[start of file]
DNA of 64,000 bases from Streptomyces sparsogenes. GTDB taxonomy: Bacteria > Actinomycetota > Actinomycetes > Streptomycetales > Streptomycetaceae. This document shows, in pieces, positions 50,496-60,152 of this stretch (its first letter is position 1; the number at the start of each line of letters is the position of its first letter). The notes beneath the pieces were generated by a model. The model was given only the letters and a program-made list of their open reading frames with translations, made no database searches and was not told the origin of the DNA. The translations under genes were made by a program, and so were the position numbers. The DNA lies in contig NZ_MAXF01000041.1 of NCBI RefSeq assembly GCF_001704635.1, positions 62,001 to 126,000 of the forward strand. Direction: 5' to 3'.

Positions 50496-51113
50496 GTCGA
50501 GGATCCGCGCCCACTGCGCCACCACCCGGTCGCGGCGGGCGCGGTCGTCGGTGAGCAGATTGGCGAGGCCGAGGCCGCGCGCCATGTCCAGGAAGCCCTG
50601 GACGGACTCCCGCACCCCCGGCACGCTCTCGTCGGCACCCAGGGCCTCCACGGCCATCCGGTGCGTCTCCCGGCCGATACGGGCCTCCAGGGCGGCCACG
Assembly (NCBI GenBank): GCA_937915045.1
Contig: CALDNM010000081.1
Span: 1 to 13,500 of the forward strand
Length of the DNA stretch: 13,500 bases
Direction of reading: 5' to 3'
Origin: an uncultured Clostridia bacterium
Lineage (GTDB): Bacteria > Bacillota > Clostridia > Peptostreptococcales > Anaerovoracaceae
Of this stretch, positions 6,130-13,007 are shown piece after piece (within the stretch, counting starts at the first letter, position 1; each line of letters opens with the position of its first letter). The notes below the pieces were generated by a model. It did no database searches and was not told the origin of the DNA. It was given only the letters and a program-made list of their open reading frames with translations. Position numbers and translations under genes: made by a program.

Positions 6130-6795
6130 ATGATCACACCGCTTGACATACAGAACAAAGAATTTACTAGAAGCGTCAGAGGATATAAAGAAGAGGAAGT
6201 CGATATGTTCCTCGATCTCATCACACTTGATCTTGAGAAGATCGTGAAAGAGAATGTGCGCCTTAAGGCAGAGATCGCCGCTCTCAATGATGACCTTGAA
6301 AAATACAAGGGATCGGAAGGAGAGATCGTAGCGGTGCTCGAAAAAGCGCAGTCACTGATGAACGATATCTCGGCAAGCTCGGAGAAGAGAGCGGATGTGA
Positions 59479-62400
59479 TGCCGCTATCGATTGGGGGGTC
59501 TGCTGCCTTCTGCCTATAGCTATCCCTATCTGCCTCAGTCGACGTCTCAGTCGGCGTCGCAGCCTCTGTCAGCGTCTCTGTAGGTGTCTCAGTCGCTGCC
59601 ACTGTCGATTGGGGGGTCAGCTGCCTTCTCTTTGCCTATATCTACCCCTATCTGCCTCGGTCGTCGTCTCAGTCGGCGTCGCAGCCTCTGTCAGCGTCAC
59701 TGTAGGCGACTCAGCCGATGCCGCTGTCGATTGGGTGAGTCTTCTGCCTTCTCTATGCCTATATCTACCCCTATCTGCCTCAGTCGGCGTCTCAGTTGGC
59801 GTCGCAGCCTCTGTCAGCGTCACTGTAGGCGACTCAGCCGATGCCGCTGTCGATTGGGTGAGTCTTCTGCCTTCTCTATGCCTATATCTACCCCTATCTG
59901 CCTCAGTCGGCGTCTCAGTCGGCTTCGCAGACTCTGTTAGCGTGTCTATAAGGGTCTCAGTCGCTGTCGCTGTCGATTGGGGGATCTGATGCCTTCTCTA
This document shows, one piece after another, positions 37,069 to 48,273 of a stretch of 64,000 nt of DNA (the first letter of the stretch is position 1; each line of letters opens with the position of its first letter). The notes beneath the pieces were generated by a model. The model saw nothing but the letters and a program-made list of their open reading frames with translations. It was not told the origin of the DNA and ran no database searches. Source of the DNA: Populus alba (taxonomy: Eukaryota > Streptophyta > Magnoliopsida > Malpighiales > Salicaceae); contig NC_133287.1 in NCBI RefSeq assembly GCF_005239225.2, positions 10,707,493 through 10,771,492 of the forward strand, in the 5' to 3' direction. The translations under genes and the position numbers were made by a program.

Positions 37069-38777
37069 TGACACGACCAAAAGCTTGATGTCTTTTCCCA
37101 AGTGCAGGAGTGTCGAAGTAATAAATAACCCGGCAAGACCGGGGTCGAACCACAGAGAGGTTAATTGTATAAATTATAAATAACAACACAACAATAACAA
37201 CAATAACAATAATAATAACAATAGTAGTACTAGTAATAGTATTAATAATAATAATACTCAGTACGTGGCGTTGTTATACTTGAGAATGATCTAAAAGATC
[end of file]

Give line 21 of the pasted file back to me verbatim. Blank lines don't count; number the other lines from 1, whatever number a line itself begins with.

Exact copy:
59601 ACTGTCGATTGGGGGGTCAGCTGCCTTCTCTTTGCCTATATCTACCCCTATCTGCCTCGGTCGTCGTCTCAGTCGGCGTCGCAGCCTCTGTCAGCGTCAC